Black Hole 100,000 Times The Mass Of The Sun Discovered In Our Own Galaxy

Astronomers from Keio University, Japan, have observed what looks like the largest intermediate-mass black hole within the Milky Way. The object is estimated to weigh 100,000 times the mass of the Sun and is located near the center of the galaxy.

The study, published in Nature Astronomy, focused on a large molecular gas cloud almost 200 light-years from the center of the Milky Way. The team was able to study how the gas is moving, which is consistent with having a massive compact object at its center, which they named CO–0.40–0.22*.

The researchers also noticed how the emissions from the gas cloud resemble the core of the Milky Way, where the supermassive black hole of our galaxy is located, although 500 times less luminous. There’s also quite a difference in size as the Milky Way’s supermassive black hole, called Sagittarius A*, is over 4 million times the mass of the Sun.

“This is the first detection of an intermediate-mass black hole (IMBH) candidate in our Milky Way Galaxy,” lead author Dr Tomoharu Oka told IFLScience. “This supports the merging scenario of the formation/evolution of supermassive black holes in galactic centers.”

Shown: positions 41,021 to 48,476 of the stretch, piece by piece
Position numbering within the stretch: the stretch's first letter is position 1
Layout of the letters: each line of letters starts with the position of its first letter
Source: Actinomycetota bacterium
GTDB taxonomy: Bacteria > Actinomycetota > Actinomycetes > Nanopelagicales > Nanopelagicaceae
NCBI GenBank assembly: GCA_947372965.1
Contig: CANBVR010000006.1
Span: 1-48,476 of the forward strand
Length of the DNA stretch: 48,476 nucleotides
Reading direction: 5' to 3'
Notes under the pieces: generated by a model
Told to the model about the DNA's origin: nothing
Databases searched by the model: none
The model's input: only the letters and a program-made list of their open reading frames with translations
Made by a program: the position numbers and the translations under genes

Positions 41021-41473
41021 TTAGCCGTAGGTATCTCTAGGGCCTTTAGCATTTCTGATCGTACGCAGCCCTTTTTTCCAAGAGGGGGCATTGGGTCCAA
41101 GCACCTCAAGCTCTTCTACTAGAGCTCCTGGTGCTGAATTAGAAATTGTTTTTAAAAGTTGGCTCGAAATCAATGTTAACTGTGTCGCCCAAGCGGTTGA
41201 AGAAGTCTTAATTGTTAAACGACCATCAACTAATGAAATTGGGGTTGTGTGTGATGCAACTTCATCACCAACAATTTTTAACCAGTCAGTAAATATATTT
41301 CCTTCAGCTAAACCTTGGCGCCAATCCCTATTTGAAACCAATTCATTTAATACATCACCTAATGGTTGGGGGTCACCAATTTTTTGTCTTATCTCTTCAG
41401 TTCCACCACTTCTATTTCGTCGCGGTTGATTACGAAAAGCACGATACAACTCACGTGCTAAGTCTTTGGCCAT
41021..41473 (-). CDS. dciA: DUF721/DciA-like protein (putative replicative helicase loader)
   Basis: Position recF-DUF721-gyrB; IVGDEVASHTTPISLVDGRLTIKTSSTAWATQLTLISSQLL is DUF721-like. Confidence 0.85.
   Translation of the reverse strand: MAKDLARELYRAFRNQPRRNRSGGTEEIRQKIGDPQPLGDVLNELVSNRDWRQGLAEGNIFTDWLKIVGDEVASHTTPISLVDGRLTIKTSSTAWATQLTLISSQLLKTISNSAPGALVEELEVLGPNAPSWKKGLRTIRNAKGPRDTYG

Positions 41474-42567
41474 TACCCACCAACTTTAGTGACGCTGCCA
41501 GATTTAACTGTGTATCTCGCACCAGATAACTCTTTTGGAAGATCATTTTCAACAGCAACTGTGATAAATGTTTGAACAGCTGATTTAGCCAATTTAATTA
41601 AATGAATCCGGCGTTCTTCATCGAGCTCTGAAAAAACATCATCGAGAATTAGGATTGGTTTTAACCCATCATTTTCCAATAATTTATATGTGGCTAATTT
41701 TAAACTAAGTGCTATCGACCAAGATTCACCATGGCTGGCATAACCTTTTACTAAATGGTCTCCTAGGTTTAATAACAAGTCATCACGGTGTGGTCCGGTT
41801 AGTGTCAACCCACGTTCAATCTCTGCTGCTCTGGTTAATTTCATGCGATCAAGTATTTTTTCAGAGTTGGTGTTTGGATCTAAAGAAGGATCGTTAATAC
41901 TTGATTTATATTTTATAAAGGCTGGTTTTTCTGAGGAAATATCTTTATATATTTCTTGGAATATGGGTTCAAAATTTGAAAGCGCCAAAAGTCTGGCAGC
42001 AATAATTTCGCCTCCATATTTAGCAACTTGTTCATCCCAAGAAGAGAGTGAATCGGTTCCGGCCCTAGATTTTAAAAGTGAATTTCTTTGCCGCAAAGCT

The team already suspected the cloud hosted an IMBH, but this is the first detection of a point-like radio source. The new observations were possible thanks to Atacama Large Millimeter/Submillimeter Array whose sensitive antennas were ideal to pick up the extremely cold emissions of interstellar carbon monoxide clouds. The team compared the observations to numerical simulations of the gas cloud and they agreed with the idea of an intermediate-mass black hole hiding within. The team believes CO–0.40–0.22* to be one of the most promising candidates for an intermediate-mass black hole yet.

The discovery of potential new black hole is always an exciting affair but this is particularly important because it provides us with important clues to how supermassive black holes formed. Black holes form in supernova explosions but their size is very much related to their stellar progenitors. So how can black holes exist that are millions, if not billions, of times the mass of our Sun?

One main theory suggests that in the early universe black holes formed a lot more often because the stars were a lot bigger and burned through their fuel more quickly. These black holes would merge, eventually reaching hundreds of solar masses in size. At that point, they would merge with other similar sized black holes and become supermassive black holes.

The team is continuing observations of the source, and they hope that within just a decade of observations they’ll be able to describe how it’s moving across the galaxy and if it’s going to merge with Sagittarius A*